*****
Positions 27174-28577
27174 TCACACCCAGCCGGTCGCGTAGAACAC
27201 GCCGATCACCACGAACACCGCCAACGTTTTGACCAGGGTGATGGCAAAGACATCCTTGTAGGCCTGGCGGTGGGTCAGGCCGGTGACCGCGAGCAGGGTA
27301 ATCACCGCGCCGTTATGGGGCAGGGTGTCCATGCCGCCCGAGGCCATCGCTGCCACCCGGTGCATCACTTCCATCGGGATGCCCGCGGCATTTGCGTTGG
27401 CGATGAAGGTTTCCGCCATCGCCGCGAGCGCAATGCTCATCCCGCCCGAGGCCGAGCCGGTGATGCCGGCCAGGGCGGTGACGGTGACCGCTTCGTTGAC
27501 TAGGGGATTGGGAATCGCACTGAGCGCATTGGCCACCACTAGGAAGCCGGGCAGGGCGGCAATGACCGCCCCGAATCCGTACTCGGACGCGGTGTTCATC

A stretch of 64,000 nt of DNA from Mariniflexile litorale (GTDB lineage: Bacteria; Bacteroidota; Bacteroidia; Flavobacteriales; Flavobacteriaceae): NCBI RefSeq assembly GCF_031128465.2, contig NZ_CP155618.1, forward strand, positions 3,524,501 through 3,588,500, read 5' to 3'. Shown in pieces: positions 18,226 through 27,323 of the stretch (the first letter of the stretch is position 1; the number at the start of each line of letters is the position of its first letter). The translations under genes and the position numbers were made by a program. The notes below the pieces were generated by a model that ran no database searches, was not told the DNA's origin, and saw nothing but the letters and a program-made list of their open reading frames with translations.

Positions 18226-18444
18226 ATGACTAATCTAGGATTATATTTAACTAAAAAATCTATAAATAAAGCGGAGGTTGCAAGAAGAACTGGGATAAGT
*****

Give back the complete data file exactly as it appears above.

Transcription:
Positions 27174-28577
27174 TCACACCCAGCCGGTCGCGTAGAACAC
27201 GCCGATCACCACGAACACCGCCAACGTTTTGACCAGGGTGATGGCAAAGACATCCTTGTAGGCCTGGCGGTGGGTCAGGCCGGTGACCGCGAGCAGGGTA
27301 ATCACCGCGCCGTTATGGGGCAGGGTGTCCATGCCGCCCGAGGCCATCGCTGCCACCCGGTGCATCACTTCCATCGGGATGCCCGCGGCATTTGCGTTGG
27401 CGATGAAGGTTTCCGCCATCGCCGCGAGCGCAATGCTCATCCCGCCCGAGGCCGAGCCGGTGATGCCGGCCAGGGCGGTGACGGTGACCGCTTCGTTGAC
27501 TAGGGGATTGGGAATCGCACTGAGCGCATTGGCCACCACTAGGAAGCCGGGCAGGGCGGCAATGACCGCCCCGAATCCGTACTCGGACGCGGTGTTCATC

A stretch of 64,000 nt of DNA from Mariniflexile litorale (GTDB lineage: Bacteria; Bacteroidota; Bacteroidia; Flavobacteriales; Flavobacteriaceae): NCBI RefSeq assembly GCF_031128465.2, contig NZ_CP155618.1, forward strand, positions 3,524,501 through 3,588,500, read 5' to 3'. Shown in pieces: positions 18,226 through 27,323 of the stretch (the first letter of the stretch is position 1; the number at the start of each line of letters is the position of its first letter). The translations under genes and the position numbers were made by a program. The notes below the pieces were generated by a model that ran no database searches, was not told the DNA's origin, and saw nothing but the letters and a program-made list of their open reading frames with translations.

Positions 18226-18444
18226 ATGACTAATCTAGGATTATATTTAACTAAAAAATCTATAAATAAAGCGGAGGTTGCAAGAAGAACTGGGATAAGT